--- In yoshinkan@yahoogroups.com, "Steven Miranda" <aysdojo@y...>
                wrote:
                > What is your definition of self-defense? That can mean
                > many things to different people. Self-defense does not
                > always equate to physically defense. Are you interested
                > only in knowing who has used physical defense, or self-
                > defense in every sense of the term.
                >
                > ~Steven
                >
                >
                > --- In yoshinkan@yahoogroups.com, "oamirza" <oamirza@y...> wrote:
                > > A question for the group:
                > >
                > > Have you ever used aikido in self-defense? If so, could you
                > describe
                > > the encounter briefly?
                > >
                > > Did you end up using specific techniques from the aikido
                syllabus,
                > > or did your training help in some other way?
                > >
                > > Thanks in advance.


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                [Non-text portions of this message have been removed]




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              • Shumaker, Gordon
                The legal privilege of self-defense in the USA does not require that you get punched or kicked before you can defend yourself physically. By the same token,
                Message 7 of 22 , Feb 9, 2004
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                  The legal privilege of self-defense in the USA does not require that you get
                  punched or kicked before you can defend yourself physically.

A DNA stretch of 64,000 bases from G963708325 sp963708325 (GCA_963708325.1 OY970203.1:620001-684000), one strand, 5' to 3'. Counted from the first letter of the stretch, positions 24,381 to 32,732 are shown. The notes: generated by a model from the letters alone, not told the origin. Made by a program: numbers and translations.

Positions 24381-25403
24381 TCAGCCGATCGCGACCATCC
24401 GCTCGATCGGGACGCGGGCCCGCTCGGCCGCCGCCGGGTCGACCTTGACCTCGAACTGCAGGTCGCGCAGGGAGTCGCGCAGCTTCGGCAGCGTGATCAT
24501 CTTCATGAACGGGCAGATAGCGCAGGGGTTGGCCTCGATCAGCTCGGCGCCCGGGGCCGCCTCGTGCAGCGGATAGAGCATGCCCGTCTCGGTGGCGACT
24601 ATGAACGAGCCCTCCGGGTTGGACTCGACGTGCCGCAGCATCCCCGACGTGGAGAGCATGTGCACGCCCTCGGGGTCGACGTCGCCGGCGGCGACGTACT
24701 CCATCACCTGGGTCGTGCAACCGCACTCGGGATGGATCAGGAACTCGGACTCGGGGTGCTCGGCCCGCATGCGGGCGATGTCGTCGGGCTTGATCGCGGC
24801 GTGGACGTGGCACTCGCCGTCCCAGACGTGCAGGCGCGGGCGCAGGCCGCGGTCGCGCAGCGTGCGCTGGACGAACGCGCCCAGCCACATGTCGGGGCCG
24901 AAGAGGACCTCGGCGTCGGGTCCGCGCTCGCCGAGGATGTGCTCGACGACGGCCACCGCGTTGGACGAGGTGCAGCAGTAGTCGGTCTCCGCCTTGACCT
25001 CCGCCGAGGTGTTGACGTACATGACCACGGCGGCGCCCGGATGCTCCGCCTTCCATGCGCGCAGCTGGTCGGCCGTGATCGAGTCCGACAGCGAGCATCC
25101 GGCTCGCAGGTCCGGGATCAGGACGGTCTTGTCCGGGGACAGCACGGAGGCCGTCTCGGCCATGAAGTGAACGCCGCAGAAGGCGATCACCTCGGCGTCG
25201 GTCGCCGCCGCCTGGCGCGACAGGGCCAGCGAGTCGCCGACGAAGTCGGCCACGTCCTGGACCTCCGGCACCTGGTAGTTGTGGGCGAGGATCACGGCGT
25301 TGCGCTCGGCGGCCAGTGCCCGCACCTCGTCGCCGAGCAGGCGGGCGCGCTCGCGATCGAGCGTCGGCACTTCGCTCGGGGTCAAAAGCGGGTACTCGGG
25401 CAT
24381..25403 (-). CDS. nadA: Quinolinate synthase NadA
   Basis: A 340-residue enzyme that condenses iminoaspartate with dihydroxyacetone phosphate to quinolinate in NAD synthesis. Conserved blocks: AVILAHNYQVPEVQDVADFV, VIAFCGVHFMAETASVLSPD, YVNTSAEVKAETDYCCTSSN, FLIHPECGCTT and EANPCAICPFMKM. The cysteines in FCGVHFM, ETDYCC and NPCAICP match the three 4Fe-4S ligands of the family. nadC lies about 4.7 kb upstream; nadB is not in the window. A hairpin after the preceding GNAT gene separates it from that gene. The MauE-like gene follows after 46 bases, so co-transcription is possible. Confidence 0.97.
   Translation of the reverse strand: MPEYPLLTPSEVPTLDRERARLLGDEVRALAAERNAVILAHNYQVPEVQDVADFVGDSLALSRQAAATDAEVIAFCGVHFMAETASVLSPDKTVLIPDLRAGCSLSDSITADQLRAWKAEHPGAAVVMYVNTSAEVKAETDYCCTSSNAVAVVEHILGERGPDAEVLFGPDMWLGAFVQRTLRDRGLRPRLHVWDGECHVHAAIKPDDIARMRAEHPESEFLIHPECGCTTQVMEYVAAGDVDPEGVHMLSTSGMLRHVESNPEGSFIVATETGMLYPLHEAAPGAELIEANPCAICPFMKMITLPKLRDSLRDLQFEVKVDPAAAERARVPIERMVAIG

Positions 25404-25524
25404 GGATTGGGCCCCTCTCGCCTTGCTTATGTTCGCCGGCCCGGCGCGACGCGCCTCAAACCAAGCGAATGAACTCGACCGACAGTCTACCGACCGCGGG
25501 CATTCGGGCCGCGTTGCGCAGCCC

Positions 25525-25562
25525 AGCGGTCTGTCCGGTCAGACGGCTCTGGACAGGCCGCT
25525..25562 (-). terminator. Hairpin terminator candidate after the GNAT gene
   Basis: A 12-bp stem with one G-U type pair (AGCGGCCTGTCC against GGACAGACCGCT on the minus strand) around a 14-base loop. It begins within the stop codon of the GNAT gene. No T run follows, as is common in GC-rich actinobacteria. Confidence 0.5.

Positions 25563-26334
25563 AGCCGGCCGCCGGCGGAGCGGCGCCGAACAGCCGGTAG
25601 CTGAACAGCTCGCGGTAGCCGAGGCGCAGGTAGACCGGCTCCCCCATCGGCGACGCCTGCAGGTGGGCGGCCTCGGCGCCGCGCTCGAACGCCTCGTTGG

By the same token, just "reading" an intention or just being verbally
                  threatened without ANY physical movement or gesture that reasonably would
                  signal a forthcoming assault will not entitle you to strike the first blow.

                  So, in the USA, you are in the middle ground. The attacker has begun to DO
                  (not just SAY) something that a reasonable person would interpret as
                  assaultive conduct, then you can defend yourself physically.

                  -----Original Message-----
                  From: oamirza [mailto:oamirza@...]
                  Sent: Saturday, February 07, 2004 12:10 PM
                  To: yoshinkan@yahoogroups.com
                  Subject: [Yoshinkan] Re: Aikido in Self-Defense?


                  --- In yoshinkan@yahoogroups.com, robert bilek <indyroberto@s...>
                  wrote:

                  <snip>

                  > one of my instructors taught me that if you are not sure if
                  > someone is attacking you, pivot off line, and if they re-engage,
                  > you know they are out for a fight. when you know their
                  > intentions, you can move forward.

                  This is very interesting. Thank you for bringing this up.

                  In the U.S.A., people seem to think that unless someone
                  has already launched a determined attack against you, you have no
                  business doing anything to that person physically. But as far as I
                  am concerned, if someone has demonstrated his intention of being
                  physically aggressive, you are entitled to take action, even if you
                  are striking the first blow.

                  I don't know how this would stand up in a law court.





                  Yahoo! Groups Links
                • ken
                  hi sorry to hear you have a supervisor in you face yelling at you .. the first thing i would do is see if there is someone over him or her and report them . i
                  Message 8 of 22 , Feb 9, 2004
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                    hi
                    sorry to hear you have a supervisor in you face yelling at you ..
                    the first thing i would do is see if there is someone over him or
                    her and report them . i dont know what kind of work your in but
                    you do have rightes to go over there head .and next time they wont
                    to chew you out you can ask them to take it to a privet room to
                    do that not in front of everyone .. if the supervisor was any good
                    he/she would have done that in the first place .. now for you and
                    getting off the center line that was good i would not just stand
                    there and take it from them i have been chew out by supervisor